Storyline also helps to develop emotional wellbeing because it helps the storyteller to recognise and express their feelings, it helps listeners to appreciate that others may have different feelings in the same situation, and it helps everyone to understand how feelings affect behaviour. My favourite place for Storyline is on a grassy slope using a rope of about 5 metres. The storyteller arranges their rope graph and then walks along it as they tell their story. The slope helps to emphasise the ups and downs. You can ask the questions at the turning points while the rest of the group listen. Storyline helps the storyteller "talk to others about his or her feelings in age-appropriate ways" and in doing so it is likely that many other aspects of mental wellbeing are enhanced.
From past to future
Part of mental wellbeing is having a healthy orientation towards the future, and story-based methods can help here too. One of my favourite methods involves the student constructing a story that takes a person closer to their goal. The story is based on real assets and achievements and builds up progressively – one step at a time. I have named this process Back to the Future because the person walks backwards towards their goal while talking about what they can see in their past and present. A sequence of questions guide the story-building process. Every question takes the form: "What [something] do you already have that will help you on this journey towards your goal?' The "something" can be things such as: knowledge, experience, strengths, skills, values, motivations, resources, support, relationships etc. The goal must matter to the individual. It can be about giving up a bad habit or staying out of trouble. Or it can be about learning something new, keeping to a healthy diet, or making a wish come true.
How does Back to the Future fit with outdoor education? Easy! Much outdoor education brings out what people can do and opens their eyes to new worlds and possibilities. The combination of outdoor education and Back to the Future can readily help students to be "optimistic and realistic about what he or she can achieve". The questions "What [something] do you already have ...?" can be directed towards recent learning in the outdoors such as problem-solving skills, insights, discoveries or achieving what seemed "impossible". Outdoor education enables the learning of new skills and Back to the Future helps students see how they can apply their new skills to meet new challenges.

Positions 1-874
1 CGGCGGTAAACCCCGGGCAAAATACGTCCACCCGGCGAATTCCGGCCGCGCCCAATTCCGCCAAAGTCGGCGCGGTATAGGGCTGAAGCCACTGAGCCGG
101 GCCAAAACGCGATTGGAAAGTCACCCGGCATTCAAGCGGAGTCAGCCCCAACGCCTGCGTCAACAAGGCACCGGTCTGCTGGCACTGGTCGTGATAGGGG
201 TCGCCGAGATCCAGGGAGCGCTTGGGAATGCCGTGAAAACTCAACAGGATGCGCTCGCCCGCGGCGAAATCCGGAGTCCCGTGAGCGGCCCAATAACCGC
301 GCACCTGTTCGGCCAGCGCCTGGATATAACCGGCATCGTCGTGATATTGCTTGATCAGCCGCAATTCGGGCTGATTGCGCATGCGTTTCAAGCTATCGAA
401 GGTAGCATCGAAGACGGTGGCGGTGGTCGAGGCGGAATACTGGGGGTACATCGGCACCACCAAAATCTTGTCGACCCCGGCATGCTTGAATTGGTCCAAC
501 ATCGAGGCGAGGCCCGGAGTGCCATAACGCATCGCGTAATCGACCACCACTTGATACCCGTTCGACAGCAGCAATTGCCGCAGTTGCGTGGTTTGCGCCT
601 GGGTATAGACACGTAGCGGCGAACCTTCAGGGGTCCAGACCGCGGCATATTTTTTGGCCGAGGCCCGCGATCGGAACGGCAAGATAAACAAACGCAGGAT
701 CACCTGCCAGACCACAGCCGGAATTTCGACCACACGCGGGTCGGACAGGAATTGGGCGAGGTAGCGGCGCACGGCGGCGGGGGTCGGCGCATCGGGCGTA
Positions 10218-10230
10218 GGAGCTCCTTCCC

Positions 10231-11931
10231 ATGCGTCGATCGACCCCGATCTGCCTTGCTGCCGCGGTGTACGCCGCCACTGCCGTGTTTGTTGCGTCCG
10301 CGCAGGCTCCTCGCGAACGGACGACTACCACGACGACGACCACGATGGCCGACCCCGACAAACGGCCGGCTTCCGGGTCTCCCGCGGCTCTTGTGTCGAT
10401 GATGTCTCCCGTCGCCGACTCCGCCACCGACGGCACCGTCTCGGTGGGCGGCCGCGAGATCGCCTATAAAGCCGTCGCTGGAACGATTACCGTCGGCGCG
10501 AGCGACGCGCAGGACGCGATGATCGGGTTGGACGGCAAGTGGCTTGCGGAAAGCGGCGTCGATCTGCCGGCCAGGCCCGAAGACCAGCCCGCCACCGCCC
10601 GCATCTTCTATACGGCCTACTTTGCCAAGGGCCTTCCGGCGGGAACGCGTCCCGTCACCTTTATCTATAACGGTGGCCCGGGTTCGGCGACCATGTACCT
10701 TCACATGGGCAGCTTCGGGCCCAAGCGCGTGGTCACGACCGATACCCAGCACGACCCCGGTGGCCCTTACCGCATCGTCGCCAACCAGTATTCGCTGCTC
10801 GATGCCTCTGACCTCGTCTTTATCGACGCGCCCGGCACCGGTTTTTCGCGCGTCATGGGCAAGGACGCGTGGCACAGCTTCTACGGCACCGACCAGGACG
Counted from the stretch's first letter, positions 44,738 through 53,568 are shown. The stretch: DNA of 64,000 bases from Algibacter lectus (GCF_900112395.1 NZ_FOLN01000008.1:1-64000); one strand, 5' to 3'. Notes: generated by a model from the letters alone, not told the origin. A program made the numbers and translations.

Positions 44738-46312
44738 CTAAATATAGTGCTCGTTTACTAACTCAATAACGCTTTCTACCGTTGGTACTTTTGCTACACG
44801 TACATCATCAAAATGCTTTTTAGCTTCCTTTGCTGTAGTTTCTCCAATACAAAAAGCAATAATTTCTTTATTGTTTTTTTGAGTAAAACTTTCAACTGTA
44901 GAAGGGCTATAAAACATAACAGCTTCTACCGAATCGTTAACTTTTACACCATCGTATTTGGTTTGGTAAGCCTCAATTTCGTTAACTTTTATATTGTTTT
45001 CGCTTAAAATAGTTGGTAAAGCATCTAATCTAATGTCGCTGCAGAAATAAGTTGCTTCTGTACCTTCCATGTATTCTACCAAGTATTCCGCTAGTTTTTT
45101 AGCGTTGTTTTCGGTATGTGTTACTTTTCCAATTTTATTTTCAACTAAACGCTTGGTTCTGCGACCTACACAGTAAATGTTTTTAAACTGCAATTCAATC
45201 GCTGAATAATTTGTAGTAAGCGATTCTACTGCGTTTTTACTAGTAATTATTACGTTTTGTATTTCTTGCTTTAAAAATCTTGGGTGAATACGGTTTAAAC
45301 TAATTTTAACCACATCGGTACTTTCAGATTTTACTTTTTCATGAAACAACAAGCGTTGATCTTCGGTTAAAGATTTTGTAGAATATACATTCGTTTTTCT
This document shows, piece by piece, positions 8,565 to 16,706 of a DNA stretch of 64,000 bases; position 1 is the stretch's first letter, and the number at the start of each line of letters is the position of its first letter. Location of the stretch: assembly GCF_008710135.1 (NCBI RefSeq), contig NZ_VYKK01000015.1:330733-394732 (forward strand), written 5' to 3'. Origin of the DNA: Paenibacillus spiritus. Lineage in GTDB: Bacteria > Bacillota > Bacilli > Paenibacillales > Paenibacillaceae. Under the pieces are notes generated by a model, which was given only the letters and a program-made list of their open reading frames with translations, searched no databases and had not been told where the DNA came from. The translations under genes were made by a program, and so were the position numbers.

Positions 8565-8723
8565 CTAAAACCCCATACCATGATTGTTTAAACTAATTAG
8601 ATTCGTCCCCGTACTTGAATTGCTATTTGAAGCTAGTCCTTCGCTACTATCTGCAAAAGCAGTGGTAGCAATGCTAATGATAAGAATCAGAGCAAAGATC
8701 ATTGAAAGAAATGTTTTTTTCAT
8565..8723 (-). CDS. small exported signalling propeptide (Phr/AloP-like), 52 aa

From personal stories to shared stories
The opening list shows that mental wellbeing has a strong social dimension. Stories about self that are shared and developed in a supportive peer group, or with supportive family, carers or teachers are more credible and sustainable than stories about self that are developed in isolation. Stories and outdoor learning go hand in hand. Through smart and sensitive reviewing we can assist students' story-making processes in ways that deliberately support their mental wellbeing and personal growth. In "Everyone's an author" 2 I wrote:
"The making and telling of stories is often seen as something that other people do. In this way of thinking, stories might be for 'reading', 'hearing' or 'watching', but as for 'creating' or 'telling' stories, these are things that other 'more talented' people do. Such an attitude leads to people getting used to being bit players in other people's stories, and they become the victims of a reality that others impose. Personal growth remains at a low ebb until people are able to appreciate that alternative versions of reality are possible, and that they themselves can create credible stories and can be the co-authors of reality. This exchanging and adjusting of perspectives is central to a healthy and developmental reviewing process. Only through taking part in the authoring (or co-authoring) of stories about experience does learning become authentic."
And where better to develop and share such stories than in the authentic outdoors!
About the author
Roger Greenaway is the author of several articles [http://reviewing.co.uk/articles] and books including ‘Reviewing Adventures’. He has been a school teacher, a tutor at Brathay, a training adviser with Save the Children and since 1991 he has been training people in reviewing skills and methods around the world. This article is based on Roger's workshop at the IOL national conference on "Health and Wellbeing in the Outdoors".
1. Curriculum for Excellence indicators:
2. Everyone's an author:
For more detailed descriptions of methods described above, please write to firstname.lastname@example.org
Additional References for further reading - discovered since publication:
Wellbeing enhanced more by places than objects, study finds 12th Oct 2017, Caroline Davies in the Guardian. This article refers to the Natural Trust's research report: "Places that make us"
Report recognises OFSTED not paying enough attention to personal development and wellbeing criteria IOL News 15th May 2017. Full report from the House of Commons Health and Education Committees 2nd May 2017
Levels of child hunger and deprivation in UK among highest of rich nations 15th June 2017 Guardian editor Patrick Butler's commentary on the UNICEF report
Five Ways to Wellbeing published by mind.org.uk
Pdf version of Reviewing for Wellbeing
The main article is also available in pdf
Greenaway, Reviewing Skills Training, 2014
This version of Reviewing for Wellbeing was published in Active Reviewing Tips ~ ISSN 1465-8046. Active Reviewing Tips is a free monthly publication which you can sign up for here.
Reviewing for Wellbeing is also available as a pdf
Reviewing for Wellbeing was first published in Horizons Issue 68 Winter 2014, pages 16-19, published by the Institute for Outdoor Learning
Enquiries about this article or Roger's consultancy services are welcome at: email@example.com